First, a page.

PMCC PMCC

Search tips
Search criteria

Advanced
Results 1-25 (101)
 

Clipboard (0)
None

Select a Filter Below

Journals
more »
Year of Publication
more »
author:("S, raji")
1.  Underweight Full-Term Indian Neonates Show Differences in Umbilical Cord Blood Leukocyte Phenotype: A Cross-Sectional Study 
PLoS ONE  2015;10(4):e0123589.
Background
While infections are a major cause of neonatal mortality in India even in full-term neonates, this is an especial problem in the large proportion (~20%) of neonates born underweight (or small-for-gestational-age; SGA). One potential contributory factor for this susceptibility is the possibility that immune system maturation may be affected along with intrauterine growth retardation.
Methods
In order to examine the possibility that differences in immune status may underlie the susceptibility of SGA neonates to infections, we enumerated the frequencies and concentrations of 22 leukocyte subset populations as well as IgM and IgA levels in umbilical cord blood from full-term SGA neonates and compared them with values from normal-weight (or appropriate-for-gestational-age; AGA) full-term neonates. We eliminated most SGA-associated risk factors in the exclusion criteria so as to ensure that AGA-SGA differences, if any, would be more likely to be associated with the underweight status itself.
Results
An analysis of 502 such samples, including 50 from SGA neonates, showed that SGA neonates have significantly fewer plasmacytoid dendritic cells (pDCs), a higher myeloid DC (mDC) to pDC ratio, more natural killer (NK) cells, and higher IgM levels in cord blood in comparison with AGA neonates. Other differences were also observed such as tendencies to lower CD4:CD8 ratios and greater prominence of inflammatory monocytes, mDCs and neutrophils, but while some of them had substantial differences, they did not quite reach the standard level of statistical significance.
Conclusions
These differences in cellular lineages of the immune system possibly reflect stress responses in utero associated with growth restriction. Increased susceptibility to infections may thus be linked to complex immune system dysregulation rather than simply retarded immune system maturation.
doi:10.1371/journal.pone.0123589
PMCID: PMC4405369  PMID: 25898362
2.  The Bracka two-stage repair for severe proximal hypospadias: A single center experience 
Background:
Surgical correction of severe proximal hypospadias represents a significant surgical challenge and single-stage corrections are often associated with complications and reoperations. Bracka two-stage repair is an attractive alternative surgical procedure with superior, reliable, and reproducible results.
Purpose:
To study the feasibility and applicability of Bracka two-stage repair for the severe proximal hypospadias and to analyze the outcomes and complications of this surgical technique.
Materials and Methods:
This prospective study was conducted from January 2011 to December 2013. Bracka two-stage repair was performed using inner preputial skin as a free graft in subjects with proximal hypospadias in whom severe degree of chordee and/or poor urethral plate was present. Only primary cases were included in this study. All subjects received three doses of intra-muscular testosterone 3 weeks apart before first stage. Second stage was performed 6 months after the first stage. Follow-up ranged from 6 months to 24 months.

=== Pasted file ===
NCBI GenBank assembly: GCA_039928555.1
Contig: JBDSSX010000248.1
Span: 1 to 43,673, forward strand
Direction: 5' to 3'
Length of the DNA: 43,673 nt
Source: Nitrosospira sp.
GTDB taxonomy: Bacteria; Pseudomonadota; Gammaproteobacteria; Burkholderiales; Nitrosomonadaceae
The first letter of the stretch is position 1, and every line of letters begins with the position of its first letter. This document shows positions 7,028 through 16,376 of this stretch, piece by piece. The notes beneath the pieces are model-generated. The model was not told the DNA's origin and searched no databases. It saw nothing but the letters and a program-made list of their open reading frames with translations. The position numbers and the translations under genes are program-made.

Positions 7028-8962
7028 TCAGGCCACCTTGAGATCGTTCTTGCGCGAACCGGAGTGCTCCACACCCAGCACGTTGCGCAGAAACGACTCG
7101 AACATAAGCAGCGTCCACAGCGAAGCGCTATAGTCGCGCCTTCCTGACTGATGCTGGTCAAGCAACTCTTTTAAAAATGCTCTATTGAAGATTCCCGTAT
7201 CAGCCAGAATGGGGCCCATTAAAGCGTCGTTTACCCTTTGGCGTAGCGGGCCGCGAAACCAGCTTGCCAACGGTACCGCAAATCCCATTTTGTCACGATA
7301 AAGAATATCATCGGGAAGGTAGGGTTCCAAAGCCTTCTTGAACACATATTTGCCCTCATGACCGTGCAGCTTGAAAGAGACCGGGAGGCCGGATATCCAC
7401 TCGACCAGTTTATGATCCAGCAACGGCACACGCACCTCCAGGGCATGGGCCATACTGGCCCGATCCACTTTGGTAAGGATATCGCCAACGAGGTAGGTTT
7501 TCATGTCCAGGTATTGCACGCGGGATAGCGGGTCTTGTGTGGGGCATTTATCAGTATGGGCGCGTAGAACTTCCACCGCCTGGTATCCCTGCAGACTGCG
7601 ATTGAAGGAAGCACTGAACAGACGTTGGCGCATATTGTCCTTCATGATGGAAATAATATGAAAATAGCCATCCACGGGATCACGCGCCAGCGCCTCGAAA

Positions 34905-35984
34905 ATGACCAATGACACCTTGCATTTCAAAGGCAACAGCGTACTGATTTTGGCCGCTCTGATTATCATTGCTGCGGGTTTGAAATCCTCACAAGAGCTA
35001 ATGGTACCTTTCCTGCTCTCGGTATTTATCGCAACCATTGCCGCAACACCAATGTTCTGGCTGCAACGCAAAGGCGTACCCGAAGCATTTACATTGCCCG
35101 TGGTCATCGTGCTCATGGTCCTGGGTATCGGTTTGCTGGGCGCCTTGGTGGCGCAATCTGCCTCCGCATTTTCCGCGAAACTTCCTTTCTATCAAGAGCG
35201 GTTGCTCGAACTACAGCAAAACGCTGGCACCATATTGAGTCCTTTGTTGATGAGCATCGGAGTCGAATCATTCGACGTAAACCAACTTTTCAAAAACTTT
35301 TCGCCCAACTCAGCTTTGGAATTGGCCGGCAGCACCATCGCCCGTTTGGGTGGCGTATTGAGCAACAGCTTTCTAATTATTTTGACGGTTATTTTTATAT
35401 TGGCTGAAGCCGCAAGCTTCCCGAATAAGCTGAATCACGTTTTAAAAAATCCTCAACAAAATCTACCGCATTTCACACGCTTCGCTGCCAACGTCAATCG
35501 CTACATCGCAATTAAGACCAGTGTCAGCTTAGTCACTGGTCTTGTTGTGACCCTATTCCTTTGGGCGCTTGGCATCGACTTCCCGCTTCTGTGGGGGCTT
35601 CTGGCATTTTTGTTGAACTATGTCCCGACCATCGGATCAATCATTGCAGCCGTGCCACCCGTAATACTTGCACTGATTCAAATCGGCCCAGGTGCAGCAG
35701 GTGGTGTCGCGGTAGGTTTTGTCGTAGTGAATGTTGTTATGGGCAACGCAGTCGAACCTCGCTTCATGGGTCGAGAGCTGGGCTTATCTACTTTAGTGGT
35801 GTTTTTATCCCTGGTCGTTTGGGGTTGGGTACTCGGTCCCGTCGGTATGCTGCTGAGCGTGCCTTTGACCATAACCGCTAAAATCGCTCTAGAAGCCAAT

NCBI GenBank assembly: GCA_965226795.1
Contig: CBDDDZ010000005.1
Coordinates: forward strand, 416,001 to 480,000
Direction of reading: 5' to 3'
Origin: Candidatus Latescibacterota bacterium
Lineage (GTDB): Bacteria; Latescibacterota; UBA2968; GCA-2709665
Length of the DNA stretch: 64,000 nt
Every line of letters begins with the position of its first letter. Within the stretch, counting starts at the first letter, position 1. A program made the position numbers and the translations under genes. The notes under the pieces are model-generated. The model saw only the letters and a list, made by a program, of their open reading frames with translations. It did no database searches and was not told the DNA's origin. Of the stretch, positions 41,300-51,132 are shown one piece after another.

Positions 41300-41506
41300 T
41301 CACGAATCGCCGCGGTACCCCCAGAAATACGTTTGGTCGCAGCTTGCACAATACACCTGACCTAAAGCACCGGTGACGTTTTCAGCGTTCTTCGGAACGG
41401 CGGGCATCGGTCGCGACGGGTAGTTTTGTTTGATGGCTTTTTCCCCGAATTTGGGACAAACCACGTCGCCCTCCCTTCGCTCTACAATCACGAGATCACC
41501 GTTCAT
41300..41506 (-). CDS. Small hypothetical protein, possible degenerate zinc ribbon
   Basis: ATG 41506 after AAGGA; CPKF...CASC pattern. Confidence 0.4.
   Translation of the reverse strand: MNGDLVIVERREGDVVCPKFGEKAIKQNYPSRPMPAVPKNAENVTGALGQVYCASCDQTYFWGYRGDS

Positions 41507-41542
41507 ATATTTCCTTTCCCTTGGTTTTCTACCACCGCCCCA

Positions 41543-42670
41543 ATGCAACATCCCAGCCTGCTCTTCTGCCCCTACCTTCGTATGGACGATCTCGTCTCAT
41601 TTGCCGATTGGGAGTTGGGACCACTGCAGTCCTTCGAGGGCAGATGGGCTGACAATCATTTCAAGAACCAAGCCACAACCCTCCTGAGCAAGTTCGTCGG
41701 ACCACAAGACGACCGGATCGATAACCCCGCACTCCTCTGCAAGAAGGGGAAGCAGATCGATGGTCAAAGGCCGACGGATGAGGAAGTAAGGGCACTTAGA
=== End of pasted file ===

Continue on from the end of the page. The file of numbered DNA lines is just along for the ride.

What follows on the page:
Results:
A total of 43 patients operated for Bracka repair, out of which 30 patients completed two-stage repair. Mean age of the patients was 4 years and 8 months. We achieved 100% graft uptake and no revision was required. Three patients developed fistula, while two had metal stenosis. Glans dehiscence, urethral stricture and the residual chordee were not found during follow-up and satisfactory cosmetic results with good urinary stream were achieved in all cases.
Conclusion:
The Bracka two-stage repair is a safe and reliable approach in select patients in whom it is impractical to maintain the axial integrity of the urethral plate, and, therefore, a full circumference urethral reconstruction become necessary. This gives good results both in terms of restoration of normal function with minimal complication.
doi:10.4103/0971-9261.151549
PMCID: PMC4360458  PMID: 25829670
Bracka repair; proximal hypospadias; two-stage repair
3.  Transgenerational effects from early developmental exposures to bisphenol A or 17α-ethinylestradiol in medaka, Oryzias latipes 
Scientific Reports  2015;5:9303.
The transgenerational consequences of environmental contaminant exposures of aquatic vertebrates have the potential for broad ecological impacts, yet are largely uninvestigated. Bisphenol A (BPA) and 17α-ethinylestradiol (EE2) are two ubiquitous estrogenic chemicals present in aquatic environments throughout the United States and many other countries. Aquatic organisms, including fish, are exposed to varying concentrations of these chemicals at various stages of their life history. Here, we tested the ability of embryonic exposure to BPA or EE2 to cause adverse health outcomes at later life stages and transgenerational abnormalities in medaka fish. Exposures of F0 medaka to either BPA (100 μg/L) or EE2 (0.05 μg/L) during the first 7 days of embryonic development, when germ cells are differentiating, did not cause any apparent phenotypic abnormalities in F0 or F1 generations, but led to a significant reduction in the fertilization rate in offspring two generations later (F2) as well as a reduction of embryo survival in offspring three generations later (F3). Our present observations suggest that BPA or EE2 exposure during development induces transgenerational phenotypes of reproductive impairment and compromised embryonic survival in fish of subsequent generations. These adverse outcomes may have negative impacts on populations of fish inhabiting contaminated aquatic environments.